Transcript of Remarks by United Nations Special Envoy for Syria Mr. Geir O. Pedersen for the Mediterranean Dialogues 2020

1 Dec 2020

Transcript of Remarks by United Nations Special Envoy for Syria Mr. Geir O. Pedersen for the Mediterranean Dialogues 2020

Good morning,

I’m sorry for not being able to connect with you live today, and that we are not together in Rome. As you may know, we just started with the 4th Session of the Syrian Constitutional Committee today. Let me thank Paolo Magri and his team at ISPI, in particular, as well as Foreign Minister DiMaio and his Syria envoy, Paolo Dionisi, for their virtual hospitality - and for their support to the UN’s efforts on Syria.

As 2020 draws to a close, the situation of Syria is deeply concerning on almost every level. The political process is moving far too slowly. The suffering of the Syrians inside is growing as the economy collapses – and the suffering of the refugees outside continues too.

The only silver lining is that there has been a relative calm since March of this year, despite many violations, and there is a nascent Syrian-Syrian political process in the form of the Constitutional Committee, which, as I told you, is meeting right now in Geneva, and will meet again in January, COVID-19 permitting.

But the dangers of renewed conflict are ever-present. And meanwhile, the Constitutional Committee’s work has not yet built the kind of trust or seen the kind of substantive progress needed on its mandate to prepare and draft for popular approval a constitutional reform.

I have appealed to the Syrian parties to seize the opportunity of these two meetings to find some meaningful common ground and begin to chart a path forward on the constitutional track. I am also appealing to all international players to encourage the parties to move forward – and to join me in reflecting on where we really stand on implementing resolution 2254.

With the conflict highly internationalised, with five foreign armies active in Syria, we cannot pretend that the solutions are only in the hands of the Syrians alone – or that the UN can do it alone. We need a constructive international diplomacy on Syria, and that is why I continually seek to facilitate. In that spirit, in the past month or so, I’ve been in Syria, Turkey, Egypt, Russia, Iran and Saudi Arabia, and holding remote contacts with many other stakeholders too. And I am looking forward to engaging a new US Administration when it is in place as well.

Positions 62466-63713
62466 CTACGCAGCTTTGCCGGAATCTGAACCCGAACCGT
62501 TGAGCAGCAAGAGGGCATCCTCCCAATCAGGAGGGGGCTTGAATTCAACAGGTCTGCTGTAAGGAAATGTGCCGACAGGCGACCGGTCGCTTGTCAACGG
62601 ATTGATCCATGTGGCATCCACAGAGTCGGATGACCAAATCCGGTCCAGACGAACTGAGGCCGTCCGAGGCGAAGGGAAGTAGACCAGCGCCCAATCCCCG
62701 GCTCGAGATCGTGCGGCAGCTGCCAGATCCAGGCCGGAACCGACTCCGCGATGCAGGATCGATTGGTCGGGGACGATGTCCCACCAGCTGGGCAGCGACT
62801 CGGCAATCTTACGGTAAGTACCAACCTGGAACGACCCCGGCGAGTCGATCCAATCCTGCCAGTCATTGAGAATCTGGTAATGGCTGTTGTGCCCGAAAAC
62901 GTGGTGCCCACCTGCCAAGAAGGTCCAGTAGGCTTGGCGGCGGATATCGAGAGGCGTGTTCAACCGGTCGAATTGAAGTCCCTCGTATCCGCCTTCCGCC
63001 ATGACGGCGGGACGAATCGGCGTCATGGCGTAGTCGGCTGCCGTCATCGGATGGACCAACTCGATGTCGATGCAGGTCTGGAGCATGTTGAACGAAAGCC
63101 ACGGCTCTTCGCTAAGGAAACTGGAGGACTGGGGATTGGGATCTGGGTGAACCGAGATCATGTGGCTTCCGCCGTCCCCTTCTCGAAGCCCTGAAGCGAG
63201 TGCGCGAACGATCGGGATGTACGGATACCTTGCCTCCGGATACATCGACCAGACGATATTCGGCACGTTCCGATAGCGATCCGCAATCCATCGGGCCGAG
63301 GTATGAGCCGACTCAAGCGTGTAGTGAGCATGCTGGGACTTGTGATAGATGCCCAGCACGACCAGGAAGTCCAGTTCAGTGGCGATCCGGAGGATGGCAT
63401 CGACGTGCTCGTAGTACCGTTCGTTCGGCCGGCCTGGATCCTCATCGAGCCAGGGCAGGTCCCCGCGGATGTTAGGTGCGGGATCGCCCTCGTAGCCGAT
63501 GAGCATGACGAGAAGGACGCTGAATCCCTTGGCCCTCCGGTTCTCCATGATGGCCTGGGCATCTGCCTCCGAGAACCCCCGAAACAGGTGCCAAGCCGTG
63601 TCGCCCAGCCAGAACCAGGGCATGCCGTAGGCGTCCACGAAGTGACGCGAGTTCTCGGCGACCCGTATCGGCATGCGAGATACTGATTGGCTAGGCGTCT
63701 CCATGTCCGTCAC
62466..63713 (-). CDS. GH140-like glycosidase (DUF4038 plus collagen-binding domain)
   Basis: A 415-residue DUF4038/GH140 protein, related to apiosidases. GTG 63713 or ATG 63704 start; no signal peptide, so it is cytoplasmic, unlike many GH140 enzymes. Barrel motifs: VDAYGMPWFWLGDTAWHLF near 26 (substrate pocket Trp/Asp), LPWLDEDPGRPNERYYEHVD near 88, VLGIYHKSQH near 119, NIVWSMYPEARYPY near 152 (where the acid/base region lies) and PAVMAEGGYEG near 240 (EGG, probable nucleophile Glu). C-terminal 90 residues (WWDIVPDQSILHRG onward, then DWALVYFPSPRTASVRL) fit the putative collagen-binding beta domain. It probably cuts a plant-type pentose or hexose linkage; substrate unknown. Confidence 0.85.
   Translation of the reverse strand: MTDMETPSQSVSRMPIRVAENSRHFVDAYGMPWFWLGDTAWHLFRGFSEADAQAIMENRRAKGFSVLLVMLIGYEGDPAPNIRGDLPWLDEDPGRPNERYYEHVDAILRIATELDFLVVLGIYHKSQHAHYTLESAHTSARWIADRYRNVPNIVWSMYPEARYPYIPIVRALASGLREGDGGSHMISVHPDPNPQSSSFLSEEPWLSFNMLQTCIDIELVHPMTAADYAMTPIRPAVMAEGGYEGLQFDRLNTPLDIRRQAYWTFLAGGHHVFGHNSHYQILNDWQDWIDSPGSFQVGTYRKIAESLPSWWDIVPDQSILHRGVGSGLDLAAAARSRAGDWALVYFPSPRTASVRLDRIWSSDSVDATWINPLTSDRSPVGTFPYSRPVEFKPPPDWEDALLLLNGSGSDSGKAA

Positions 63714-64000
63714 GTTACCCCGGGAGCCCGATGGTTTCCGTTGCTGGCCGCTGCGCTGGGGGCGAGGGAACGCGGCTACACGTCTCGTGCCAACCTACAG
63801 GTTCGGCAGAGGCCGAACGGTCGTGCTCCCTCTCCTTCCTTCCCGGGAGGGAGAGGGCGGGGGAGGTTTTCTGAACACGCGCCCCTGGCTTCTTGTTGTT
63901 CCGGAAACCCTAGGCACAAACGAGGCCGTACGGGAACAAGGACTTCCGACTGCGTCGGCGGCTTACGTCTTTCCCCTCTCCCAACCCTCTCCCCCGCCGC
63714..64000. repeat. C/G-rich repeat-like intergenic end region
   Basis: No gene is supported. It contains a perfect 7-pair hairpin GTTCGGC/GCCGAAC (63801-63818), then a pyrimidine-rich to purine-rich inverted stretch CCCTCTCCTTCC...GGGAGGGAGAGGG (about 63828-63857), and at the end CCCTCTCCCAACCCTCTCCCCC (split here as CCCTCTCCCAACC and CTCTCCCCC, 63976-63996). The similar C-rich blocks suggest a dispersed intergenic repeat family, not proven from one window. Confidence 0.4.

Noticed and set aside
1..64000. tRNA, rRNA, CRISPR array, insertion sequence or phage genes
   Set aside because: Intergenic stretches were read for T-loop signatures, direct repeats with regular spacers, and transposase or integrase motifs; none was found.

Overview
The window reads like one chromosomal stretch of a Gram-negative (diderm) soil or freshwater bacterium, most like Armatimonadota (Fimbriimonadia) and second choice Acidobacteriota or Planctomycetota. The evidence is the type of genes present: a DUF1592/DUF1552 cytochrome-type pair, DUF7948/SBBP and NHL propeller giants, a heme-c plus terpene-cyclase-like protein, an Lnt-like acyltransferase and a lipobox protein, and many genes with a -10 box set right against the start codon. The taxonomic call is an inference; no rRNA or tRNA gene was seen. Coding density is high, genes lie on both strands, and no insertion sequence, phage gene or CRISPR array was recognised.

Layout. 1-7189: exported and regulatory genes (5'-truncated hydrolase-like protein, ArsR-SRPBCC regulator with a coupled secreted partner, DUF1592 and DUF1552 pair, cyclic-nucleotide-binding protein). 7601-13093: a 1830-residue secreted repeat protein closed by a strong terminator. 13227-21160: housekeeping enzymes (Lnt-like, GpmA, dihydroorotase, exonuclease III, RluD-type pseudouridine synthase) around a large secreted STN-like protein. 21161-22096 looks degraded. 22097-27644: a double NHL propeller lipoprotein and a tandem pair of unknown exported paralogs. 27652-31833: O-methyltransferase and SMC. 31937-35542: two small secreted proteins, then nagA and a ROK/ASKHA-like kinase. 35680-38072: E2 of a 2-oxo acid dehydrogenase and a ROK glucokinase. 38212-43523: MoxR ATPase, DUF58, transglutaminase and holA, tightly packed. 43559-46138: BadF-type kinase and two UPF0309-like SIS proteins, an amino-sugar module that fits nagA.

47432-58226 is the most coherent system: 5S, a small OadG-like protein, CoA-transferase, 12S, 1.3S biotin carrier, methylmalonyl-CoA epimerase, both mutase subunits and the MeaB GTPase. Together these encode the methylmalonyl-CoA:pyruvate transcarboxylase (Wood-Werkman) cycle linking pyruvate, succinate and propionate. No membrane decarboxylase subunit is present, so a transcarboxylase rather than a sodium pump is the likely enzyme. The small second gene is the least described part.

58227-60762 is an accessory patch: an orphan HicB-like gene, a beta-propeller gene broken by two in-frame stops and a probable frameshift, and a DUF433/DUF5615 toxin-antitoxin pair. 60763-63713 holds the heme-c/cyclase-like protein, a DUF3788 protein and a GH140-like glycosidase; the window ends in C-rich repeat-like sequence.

It is clear that no one actor or group of actors can impose their will on Syria or settle the conflict -- and thus they must work together. And despite their differences, the truth is that there are common interests among key international players – in stability, in containing terrorism, on refugees, on preventing further conflict. We surely must be able to collectively build on these.

I particularly believe we need to encourage Russia and the new US Administration to re-engage and find common ground, step by step, concretely, on the way forward. Turkey and Iran are crucial players too and must be at the table. The Europeans and the Arab world also have vital interests and contributions to make, and we need China.

As I continue to urge international players to work in support of a Syrian-led and owned process, I will continue to involve and consult Syrian women – nearly 30% of the Constitutional Committee are women, and I am in regular contact with theWomen’s Advisory Board to hear their insights on all aspects of the political process including gender concerns. 

And I stress the importance of engaging a broad cross section of Syrian civil society through the Civil Society Support Room. The views and aspirations of Syrians from all walks of life must be taken into due consideration for any political solution to gain long term support and stand the test of time.

Dear Friends:

This is a time of huge global and regional challenges. We must ensure that addressing the crisis in Syria is high among our shared priorities. Syria is a country with a great and proud history, and it is enduring the most profound tragedy. If we cannot begin to unlock progress, step by step, in a reciprocal and mutually reinforcing manner, along the path of 2254, the dangers to Syria’s civilians, to Syria as a state, and to the region, will only grow. This cannot be acceptable to any of us. That’s why I count on the support of all key actors for maintaining calm nationwide, supporting confidence-building, and moving the political process forward.